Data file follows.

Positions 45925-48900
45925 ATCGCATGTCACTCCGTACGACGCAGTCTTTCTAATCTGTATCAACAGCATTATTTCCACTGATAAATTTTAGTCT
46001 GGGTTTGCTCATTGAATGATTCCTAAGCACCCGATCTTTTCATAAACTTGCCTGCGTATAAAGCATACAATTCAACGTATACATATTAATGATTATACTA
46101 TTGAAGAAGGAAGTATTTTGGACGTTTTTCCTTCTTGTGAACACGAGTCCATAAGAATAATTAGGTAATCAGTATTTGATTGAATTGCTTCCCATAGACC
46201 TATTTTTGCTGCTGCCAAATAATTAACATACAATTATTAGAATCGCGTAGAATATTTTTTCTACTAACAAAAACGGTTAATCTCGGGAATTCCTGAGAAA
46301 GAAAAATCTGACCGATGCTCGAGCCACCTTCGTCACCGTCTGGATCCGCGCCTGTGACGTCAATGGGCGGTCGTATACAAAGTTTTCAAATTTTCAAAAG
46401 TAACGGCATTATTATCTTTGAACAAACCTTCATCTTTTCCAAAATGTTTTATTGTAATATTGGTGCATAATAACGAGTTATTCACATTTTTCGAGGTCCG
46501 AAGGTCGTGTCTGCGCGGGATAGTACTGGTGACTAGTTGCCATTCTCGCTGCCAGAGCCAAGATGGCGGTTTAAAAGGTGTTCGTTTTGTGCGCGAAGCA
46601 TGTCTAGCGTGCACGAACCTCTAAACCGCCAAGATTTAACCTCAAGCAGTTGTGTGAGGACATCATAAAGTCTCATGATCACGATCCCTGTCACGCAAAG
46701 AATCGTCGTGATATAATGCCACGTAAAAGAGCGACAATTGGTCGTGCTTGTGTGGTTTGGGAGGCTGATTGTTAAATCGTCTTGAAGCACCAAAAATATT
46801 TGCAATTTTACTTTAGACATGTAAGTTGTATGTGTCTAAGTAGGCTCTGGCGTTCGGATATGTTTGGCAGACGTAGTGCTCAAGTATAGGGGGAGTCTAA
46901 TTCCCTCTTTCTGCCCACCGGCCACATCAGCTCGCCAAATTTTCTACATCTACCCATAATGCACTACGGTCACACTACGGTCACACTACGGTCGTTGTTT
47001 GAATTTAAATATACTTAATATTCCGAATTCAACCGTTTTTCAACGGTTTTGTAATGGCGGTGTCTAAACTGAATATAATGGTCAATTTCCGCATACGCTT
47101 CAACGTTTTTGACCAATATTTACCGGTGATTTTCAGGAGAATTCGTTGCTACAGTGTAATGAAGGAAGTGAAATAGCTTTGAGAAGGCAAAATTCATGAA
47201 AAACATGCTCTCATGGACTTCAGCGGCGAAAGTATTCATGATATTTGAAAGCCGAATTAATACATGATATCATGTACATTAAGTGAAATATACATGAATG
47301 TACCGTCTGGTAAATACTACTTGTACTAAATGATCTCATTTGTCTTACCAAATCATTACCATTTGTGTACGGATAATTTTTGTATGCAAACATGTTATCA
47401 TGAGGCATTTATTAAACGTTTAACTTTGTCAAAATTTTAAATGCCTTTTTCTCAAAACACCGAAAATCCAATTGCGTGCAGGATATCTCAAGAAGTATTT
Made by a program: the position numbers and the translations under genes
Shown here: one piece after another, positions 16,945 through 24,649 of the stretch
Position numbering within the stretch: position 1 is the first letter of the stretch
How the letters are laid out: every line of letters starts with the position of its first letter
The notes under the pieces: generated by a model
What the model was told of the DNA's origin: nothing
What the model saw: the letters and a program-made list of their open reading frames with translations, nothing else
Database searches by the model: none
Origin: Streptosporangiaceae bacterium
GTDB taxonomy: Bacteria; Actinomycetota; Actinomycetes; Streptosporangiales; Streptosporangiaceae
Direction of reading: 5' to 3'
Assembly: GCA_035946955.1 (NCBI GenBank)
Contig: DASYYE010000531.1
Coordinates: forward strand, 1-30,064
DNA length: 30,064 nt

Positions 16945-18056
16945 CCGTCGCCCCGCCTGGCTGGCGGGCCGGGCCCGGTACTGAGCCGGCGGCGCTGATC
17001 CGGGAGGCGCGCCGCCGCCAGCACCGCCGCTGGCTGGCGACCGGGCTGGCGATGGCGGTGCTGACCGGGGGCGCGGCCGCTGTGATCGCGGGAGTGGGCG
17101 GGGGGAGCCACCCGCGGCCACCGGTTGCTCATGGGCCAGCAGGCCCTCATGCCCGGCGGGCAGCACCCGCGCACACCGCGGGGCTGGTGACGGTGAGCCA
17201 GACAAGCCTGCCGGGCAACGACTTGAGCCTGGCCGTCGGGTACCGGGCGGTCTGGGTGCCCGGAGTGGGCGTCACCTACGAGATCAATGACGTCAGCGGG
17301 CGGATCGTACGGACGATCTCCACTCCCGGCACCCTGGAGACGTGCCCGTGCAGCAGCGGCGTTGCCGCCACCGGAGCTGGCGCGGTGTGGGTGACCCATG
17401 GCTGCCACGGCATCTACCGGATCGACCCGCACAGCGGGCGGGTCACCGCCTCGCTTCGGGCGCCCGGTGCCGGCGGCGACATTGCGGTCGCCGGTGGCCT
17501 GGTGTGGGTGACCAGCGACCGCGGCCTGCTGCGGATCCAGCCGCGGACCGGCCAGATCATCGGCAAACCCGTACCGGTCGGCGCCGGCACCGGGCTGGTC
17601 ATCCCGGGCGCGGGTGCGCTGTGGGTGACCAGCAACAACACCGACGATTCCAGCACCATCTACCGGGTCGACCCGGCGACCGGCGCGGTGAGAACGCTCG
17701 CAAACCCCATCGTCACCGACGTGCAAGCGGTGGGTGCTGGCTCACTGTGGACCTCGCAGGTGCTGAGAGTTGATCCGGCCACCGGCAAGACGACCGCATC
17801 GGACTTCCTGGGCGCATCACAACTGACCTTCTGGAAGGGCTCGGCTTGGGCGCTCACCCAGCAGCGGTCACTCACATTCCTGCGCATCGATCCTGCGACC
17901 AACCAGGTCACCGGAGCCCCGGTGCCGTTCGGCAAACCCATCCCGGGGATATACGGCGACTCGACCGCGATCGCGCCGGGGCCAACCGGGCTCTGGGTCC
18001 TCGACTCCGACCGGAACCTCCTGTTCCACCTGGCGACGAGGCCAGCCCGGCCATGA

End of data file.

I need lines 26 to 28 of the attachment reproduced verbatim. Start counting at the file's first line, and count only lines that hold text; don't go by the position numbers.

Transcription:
Origin: Streptosporangiaceae bacterium
GTDB taxonomy: Bacteria; Actinomycetota; Actinomycetes; Streptosporangiales; Streptosporangiaceae
Direction of reading: 5' to 3'